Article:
Book Review: Culture Shock by Jeanette Pekala

CoverTitle: Culture Shock
Author: Jeanette Pekala
Genre: YA Paranormal Mystery
Age Group: Young Adult
Rating: 4 stars
Purchase: Amazon (Kindle), Amazon (Paperback), B&N
Review copy provided by Enchanted Book Promotions in exchange for an honest review.

CULTURE SHOCK is a witty tale of mystery and romance with a large helping of southern hospitality.

Macy Holmes is a seventeen-year-old socially-isolated introvert since her best friend’s death a year ago. When her family decides to move from Manhattan to the quaint country town of Bougainvillea, Florida, Macy finds she’s in a completely different world. Macy is no longer the outsider hiding behind designer clothes when she is sought out by three strange students, one of whom she is particularly interested in. The more time she spends with Chad the more things don’t add up. When his true identity is finally revealed, Macy is pulled into a supernatural society with its saturation of inhabitants residing in Bougainvillea.

You would think she has enough on her plate, but no, then her dreams become infiltrated by an external magical force, Macy and her band of supernatural misfits must find the culprit behind the magic-induced nightmares. The must dodge zombie assassins, shift shape-shifters and high school bullies in order to stop this perpertrator before Macy, her friends or her parents pay the ultimate price. Espeically when Macy has the sneaking suspiciion that these dreams are reality..

I didn’t know what to expect when I began reading Culture Shock. It’s a fairly large book – it was 676 pages in my reader – especially considering it’s target audience. The word count could’ve been cut down, and the book would be just as strong, if not stronger, with about 100 pages less text. There were some grammar and other errors scattered throughout the text, but they didn’t annoy me too much. They did stop my reading flow every now and then, but I could live with that because the story, the plot and the characters hooked me.

Macy, our main character, has been an introvert ever since her best friend died about a year ago. Her family decides to move away from the big city, partially to give Macy a new, fresh start. They move to a quaint country town named Bougainvillea, where Marcy finds herself in a completely different world than the one she’s used to. She begins hanging out with a strange crowd of people, who seem to be hiding more secrets than Macy cares for. One of these is Chad, a guy Macy could’ve liked, if it weren’t for how strange things seem to happen everywhere he’s at. Macy is determined to get to the bottom of the mystery of what’s going on in her new home town, never grasping that it may have something to do with an underground supernatural society in the middle of Bougainvillea.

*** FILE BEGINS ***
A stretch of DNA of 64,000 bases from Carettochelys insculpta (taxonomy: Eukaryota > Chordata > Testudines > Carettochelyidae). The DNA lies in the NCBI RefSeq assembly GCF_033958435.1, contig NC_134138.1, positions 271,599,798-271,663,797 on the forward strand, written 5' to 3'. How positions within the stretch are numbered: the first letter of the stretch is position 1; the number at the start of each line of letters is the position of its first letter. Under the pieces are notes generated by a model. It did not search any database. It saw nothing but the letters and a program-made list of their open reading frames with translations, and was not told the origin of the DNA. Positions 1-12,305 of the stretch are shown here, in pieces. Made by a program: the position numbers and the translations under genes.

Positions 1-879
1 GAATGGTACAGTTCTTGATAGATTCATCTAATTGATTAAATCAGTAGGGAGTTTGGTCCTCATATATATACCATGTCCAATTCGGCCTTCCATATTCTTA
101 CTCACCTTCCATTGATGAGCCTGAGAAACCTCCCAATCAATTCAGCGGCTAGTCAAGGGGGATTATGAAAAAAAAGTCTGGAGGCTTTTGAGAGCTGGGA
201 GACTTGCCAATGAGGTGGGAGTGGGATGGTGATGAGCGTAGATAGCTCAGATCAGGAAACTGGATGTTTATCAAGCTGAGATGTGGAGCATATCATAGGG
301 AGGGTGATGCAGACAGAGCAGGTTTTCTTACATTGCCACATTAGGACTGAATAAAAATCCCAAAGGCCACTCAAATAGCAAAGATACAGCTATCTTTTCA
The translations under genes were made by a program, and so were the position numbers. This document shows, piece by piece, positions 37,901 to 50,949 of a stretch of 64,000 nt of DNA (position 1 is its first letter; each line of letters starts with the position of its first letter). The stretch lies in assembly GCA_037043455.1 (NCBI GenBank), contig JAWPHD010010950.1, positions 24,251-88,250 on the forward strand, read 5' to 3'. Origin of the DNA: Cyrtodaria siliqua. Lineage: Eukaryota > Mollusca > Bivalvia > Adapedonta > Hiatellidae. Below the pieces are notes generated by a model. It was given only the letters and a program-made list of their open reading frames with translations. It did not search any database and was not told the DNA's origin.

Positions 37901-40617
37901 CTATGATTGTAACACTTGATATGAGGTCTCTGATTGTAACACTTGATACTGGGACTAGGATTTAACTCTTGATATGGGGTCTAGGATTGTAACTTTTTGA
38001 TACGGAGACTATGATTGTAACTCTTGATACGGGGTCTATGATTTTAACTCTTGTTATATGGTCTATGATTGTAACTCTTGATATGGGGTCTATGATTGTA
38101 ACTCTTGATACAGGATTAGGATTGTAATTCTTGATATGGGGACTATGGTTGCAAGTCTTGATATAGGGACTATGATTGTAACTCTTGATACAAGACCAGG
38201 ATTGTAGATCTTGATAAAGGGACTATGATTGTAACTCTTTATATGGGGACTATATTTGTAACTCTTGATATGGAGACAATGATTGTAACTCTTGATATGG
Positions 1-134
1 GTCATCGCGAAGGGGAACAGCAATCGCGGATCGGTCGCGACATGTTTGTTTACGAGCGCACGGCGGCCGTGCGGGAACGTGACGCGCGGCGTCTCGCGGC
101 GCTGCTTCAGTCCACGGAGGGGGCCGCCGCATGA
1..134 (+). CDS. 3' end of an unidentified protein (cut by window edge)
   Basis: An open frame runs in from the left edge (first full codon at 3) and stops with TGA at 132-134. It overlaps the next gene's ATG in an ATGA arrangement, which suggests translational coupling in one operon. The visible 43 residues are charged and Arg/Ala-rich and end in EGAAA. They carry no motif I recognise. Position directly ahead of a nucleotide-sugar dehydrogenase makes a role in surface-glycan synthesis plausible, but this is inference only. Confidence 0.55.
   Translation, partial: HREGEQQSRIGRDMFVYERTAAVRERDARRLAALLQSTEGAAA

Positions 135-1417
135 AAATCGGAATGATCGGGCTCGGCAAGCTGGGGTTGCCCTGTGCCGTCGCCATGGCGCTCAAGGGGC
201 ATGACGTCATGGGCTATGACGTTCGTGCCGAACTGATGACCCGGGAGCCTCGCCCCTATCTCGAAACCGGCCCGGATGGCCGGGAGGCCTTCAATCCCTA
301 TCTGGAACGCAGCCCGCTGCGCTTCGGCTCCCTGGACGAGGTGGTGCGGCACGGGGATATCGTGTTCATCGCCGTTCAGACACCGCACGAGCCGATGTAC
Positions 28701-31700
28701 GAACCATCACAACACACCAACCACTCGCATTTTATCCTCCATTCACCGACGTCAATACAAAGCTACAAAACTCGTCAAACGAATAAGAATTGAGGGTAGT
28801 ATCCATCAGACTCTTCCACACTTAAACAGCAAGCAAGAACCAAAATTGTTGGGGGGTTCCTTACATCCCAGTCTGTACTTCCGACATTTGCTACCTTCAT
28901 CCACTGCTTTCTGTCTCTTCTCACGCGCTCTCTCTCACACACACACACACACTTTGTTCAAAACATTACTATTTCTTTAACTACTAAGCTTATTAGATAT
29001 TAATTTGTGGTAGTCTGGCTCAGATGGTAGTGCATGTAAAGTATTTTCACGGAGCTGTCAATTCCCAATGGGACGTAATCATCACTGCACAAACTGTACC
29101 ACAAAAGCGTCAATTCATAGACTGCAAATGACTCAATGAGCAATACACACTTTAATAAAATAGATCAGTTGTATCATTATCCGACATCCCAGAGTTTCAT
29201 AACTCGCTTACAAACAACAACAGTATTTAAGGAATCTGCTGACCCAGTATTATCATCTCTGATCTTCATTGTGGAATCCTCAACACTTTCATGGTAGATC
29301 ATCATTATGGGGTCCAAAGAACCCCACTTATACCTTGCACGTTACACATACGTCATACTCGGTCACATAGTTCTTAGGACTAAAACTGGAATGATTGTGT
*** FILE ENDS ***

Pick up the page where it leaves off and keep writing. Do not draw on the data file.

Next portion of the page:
This book has it all, from zmbie assassins to shape-shifters to vampires, and I loved the creative mix of ‘big baddies’ all thrown into this one story. Macy made for an intriguing main character, especially because she started out introverted, and gradually opened up toward others as the story progressed. She also seemed like your typical teenager. I find that often, in young adult books, the way teenagers act is either like adults stuck in a teenage body (so, too mature) or like little kids stuck in a teenage body (too immature). Of course, not all teenagers are the same, and some are more (im)mature than others, but Macy’s personality actually fit in with what your average teenager is like, and she reminded me of my cousins (who are now in their early teens).

The setting was vibrant and lively, filled with elements that seemed fitting for the south, and Bougainvillea was a town with a fascinating history and look, even though I had trouble getting used to the name at first. The supernatural society Jeanette Pekala creates in the middle of this quaint country town works fascinatingly well, it is some sort of sub-society with its own set of rules, vaguely reminding me of the Caster-society in the “Caster Chronicles” series by Margaret Stohl and Kami Garcia. Just like the Caster society, the supernatural society in Bougainvillea just works. It’s well-developed and thought through.

I liked the secondary characters as well, particularly Chad. He was the right mix of mysterious and caring, and I loved most, if not all, of his scenes.

Overall, Culture Shock provides a detailed, imaginative world where normal and supernatural live together in a quaint, small town, a main character thrust in the middle of all this, and a dark magical force threatening to overwhelm her.

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